Microsoft Virtual Academy Offers Worthy Stockpile of Free Training Resources


With more than 2 million members signed up, Microsoft Virtual Academy is a popular stopping-off point for Microsoft-related online training courses. They're deliberately structured to steer clear of giving away all the materials from Microsoft's for-a-fee training curriculum, so as not to cannibalize the company's training revenue.


That doesn't mean, however, that the MVA courses are either content-free or of negligible value in building new IT knowledge. As the list of topics on the right is meant to illustrate, there's plenty of good stuff — and even some great stuff — in the MVA course library. I'd venture to say, in fact, that almost anyone in IT could find something of interest.


This valuable content, too, material that most IT professionals (and a great many other workers who must use Microsoft products or operating systems on the job) will find both useful and helpful. As a quick perusal of the topic list shows, there's something at MVA for developers, system administrators, power users, content creators, business users and more.


First launched in April of 2011, MVA is a cloud-based learning environment (Microsoft calls it a "learning experience," as per Matt Hester). The most popular offerings include "Jump Starts," which are courses designed to bring already experienced IT professionals up to speed in a hurry on new products, platforms and technologies.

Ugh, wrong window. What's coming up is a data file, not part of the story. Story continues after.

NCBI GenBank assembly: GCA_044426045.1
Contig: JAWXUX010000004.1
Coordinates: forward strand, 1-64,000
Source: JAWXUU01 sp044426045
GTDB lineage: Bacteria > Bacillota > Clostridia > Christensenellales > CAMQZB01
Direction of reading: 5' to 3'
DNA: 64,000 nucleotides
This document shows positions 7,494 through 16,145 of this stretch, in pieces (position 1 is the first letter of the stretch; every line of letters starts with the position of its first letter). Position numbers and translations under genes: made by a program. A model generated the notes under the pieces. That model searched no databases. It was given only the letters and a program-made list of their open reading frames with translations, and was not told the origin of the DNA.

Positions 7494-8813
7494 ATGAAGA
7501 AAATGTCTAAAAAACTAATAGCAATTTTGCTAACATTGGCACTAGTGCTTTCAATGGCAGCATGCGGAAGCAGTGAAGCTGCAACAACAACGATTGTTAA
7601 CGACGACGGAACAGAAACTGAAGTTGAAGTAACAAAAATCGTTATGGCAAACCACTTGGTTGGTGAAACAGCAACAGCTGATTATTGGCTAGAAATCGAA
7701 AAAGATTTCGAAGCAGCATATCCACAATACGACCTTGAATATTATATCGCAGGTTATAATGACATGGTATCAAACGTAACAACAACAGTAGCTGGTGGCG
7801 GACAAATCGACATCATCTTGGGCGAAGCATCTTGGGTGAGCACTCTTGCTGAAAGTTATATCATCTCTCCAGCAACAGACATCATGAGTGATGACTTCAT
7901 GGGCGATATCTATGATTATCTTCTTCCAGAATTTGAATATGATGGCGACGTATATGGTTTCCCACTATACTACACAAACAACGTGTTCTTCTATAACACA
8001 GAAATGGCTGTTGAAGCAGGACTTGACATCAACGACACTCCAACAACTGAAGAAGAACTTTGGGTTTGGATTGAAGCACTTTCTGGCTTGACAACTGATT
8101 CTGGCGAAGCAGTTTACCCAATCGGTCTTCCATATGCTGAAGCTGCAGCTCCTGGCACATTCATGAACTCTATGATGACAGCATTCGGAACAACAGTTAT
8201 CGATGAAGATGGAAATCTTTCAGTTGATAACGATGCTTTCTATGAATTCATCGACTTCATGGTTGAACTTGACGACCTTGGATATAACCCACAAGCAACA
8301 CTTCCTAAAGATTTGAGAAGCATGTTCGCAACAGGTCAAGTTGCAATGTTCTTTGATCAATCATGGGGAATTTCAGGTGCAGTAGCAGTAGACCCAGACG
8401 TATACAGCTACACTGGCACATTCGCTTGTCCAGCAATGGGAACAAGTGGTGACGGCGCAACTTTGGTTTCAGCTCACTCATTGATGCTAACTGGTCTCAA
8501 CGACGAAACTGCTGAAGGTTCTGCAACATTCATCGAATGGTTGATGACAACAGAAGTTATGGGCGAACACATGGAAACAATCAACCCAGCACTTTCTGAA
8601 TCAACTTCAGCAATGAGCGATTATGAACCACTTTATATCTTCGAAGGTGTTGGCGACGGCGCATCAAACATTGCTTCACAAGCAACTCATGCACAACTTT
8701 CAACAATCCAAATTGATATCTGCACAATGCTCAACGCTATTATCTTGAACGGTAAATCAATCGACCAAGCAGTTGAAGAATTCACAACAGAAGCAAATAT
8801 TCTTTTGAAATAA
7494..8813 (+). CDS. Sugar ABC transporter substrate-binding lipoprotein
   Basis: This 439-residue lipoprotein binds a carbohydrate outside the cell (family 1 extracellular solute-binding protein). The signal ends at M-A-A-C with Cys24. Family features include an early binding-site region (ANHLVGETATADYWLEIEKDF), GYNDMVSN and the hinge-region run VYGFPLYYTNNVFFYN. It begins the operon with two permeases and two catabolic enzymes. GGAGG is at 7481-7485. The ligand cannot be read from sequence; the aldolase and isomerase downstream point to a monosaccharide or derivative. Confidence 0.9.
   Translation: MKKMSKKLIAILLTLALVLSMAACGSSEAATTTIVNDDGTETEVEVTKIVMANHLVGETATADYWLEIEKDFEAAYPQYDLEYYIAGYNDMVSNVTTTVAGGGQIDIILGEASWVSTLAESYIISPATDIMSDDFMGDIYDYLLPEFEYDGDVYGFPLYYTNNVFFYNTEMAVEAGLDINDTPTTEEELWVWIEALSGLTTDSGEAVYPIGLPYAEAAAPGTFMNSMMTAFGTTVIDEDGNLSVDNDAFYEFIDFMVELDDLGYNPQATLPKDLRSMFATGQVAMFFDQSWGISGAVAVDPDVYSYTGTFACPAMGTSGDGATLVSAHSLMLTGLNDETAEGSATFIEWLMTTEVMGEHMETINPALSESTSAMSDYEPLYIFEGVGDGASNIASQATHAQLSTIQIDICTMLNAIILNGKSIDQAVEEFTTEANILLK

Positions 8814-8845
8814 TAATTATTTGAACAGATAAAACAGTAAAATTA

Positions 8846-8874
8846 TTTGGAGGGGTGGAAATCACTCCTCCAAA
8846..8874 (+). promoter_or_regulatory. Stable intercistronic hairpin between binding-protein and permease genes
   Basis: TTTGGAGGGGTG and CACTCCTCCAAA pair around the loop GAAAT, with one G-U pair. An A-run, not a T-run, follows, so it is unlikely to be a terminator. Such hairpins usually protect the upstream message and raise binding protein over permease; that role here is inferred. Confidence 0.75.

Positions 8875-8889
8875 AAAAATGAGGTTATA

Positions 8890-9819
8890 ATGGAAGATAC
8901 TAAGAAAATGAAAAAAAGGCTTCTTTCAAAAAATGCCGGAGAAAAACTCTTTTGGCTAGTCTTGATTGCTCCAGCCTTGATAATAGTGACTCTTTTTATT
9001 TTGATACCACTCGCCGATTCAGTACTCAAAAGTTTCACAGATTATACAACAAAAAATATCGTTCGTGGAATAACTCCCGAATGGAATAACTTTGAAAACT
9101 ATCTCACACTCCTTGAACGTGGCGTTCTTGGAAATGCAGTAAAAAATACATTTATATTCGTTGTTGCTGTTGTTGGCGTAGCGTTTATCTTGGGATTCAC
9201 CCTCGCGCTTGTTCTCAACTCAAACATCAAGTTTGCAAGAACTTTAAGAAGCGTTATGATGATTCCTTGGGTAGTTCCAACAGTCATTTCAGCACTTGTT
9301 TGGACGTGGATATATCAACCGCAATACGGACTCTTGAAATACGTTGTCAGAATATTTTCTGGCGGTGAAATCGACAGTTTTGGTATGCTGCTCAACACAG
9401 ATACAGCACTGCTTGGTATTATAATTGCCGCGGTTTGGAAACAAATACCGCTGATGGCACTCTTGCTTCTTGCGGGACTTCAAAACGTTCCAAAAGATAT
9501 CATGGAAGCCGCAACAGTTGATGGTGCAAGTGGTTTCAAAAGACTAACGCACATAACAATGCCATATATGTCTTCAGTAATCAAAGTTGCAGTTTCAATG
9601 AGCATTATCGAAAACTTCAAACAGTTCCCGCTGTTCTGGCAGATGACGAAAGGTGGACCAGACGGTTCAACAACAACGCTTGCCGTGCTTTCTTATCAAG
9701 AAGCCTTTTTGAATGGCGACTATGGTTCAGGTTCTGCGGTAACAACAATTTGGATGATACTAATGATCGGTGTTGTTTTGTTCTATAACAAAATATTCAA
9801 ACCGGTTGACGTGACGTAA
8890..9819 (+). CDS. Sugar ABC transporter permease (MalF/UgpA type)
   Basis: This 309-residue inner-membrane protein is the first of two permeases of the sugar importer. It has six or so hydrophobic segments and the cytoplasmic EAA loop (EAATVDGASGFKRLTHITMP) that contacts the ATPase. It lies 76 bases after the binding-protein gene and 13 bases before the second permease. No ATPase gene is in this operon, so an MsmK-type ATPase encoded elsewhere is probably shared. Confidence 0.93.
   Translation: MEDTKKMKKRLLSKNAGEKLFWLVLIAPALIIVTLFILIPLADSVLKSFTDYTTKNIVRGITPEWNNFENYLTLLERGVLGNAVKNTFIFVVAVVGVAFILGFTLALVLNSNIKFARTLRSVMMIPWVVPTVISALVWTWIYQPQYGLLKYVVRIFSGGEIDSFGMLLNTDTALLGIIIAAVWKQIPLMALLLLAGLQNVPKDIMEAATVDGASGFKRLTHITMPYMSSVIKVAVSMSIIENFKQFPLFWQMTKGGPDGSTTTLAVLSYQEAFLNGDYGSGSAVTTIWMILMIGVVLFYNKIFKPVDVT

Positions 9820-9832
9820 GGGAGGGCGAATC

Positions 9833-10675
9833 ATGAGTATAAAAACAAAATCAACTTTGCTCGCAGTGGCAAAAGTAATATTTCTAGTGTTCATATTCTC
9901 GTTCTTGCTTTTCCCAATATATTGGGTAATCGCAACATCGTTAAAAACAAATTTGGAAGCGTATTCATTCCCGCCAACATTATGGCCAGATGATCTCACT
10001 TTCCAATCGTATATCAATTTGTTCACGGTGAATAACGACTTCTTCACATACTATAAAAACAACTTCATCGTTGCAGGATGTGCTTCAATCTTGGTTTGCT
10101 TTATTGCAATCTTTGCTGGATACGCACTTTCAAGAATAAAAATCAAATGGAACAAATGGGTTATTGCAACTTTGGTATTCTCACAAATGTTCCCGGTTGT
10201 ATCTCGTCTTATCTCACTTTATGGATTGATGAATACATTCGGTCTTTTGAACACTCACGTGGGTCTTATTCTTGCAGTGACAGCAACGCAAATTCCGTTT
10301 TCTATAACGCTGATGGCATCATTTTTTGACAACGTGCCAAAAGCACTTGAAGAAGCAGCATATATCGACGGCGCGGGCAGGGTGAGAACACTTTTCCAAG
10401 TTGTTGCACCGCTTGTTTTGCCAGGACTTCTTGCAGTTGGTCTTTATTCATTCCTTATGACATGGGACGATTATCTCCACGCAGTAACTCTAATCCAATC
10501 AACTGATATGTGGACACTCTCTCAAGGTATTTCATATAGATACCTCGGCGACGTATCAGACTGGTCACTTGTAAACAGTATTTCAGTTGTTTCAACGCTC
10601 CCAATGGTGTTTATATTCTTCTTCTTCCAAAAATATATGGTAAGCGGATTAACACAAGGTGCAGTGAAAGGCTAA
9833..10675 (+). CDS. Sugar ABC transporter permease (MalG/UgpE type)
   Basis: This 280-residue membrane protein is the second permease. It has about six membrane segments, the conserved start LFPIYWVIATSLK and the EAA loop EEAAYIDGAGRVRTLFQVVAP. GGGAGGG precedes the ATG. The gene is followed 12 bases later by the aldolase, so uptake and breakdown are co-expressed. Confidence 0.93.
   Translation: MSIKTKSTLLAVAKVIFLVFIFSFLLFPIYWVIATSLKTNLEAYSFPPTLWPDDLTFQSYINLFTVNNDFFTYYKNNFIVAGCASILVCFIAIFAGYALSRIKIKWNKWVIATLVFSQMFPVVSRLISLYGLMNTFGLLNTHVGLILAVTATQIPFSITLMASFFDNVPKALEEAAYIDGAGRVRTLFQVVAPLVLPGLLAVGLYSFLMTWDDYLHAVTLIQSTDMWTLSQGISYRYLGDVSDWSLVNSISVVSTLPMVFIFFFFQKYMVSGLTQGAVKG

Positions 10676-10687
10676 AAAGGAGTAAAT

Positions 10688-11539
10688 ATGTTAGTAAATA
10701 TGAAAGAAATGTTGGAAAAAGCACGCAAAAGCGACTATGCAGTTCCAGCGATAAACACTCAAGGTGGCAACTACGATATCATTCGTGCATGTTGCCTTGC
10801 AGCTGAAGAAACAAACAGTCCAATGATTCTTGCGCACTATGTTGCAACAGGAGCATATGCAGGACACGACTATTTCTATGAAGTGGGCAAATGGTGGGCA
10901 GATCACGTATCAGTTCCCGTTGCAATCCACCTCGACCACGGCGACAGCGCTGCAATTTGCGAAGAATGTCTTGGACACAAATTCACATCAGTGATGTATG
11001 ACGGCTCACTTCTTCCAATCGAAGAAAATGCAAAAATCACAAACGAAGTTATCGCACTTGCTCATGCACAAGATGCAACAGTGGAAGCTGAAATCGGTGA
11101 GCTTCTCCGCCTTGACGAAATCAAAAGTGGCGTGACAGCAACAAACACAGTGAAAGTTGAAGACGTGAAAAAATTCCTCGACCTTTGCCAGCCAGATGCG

Students using a laptop in a library setting

I've partaken of such offerings for modern Windows desktop and server operating systems (Windows 7, 8, and 10 on the desktop side, and Windows Server 2008 and 2012 on the server side), various Visual Studio components and languages, and Office components. The topical coverage is especially useful, because it lets you zero in on new or hitherto unexplored subjects — as well as related products and platforms — quickly and easily.


I strongly recommend that those who work with or use Microsoft products and platforms on the job (or as part of their actual work assignments) visit MVA to see what's available there. Given the wealth of information to be found there, I also recommend that you do it sometime when you won't suffer overmuch by getting sucked in and losing track of time while you're visiting. That's what usually happens to most people — including me — when they wander past the virtual transom into their incredible collection of courseware.


Would you like more insight into the history of hacking? Check out Calvin's other articles about historical hackery:
About the Author

Ed Tittel is a 30-plus-year computer industry veteran who's worked as a software developer, technical marketer, consultant, author, and researcher. Author of many books and articles, Ed also writes on certification topics for Tech Target, ComputerWorld and Win10.Guru. Check out his website at, where he also blogs daily on Windows 10 and 11 topics.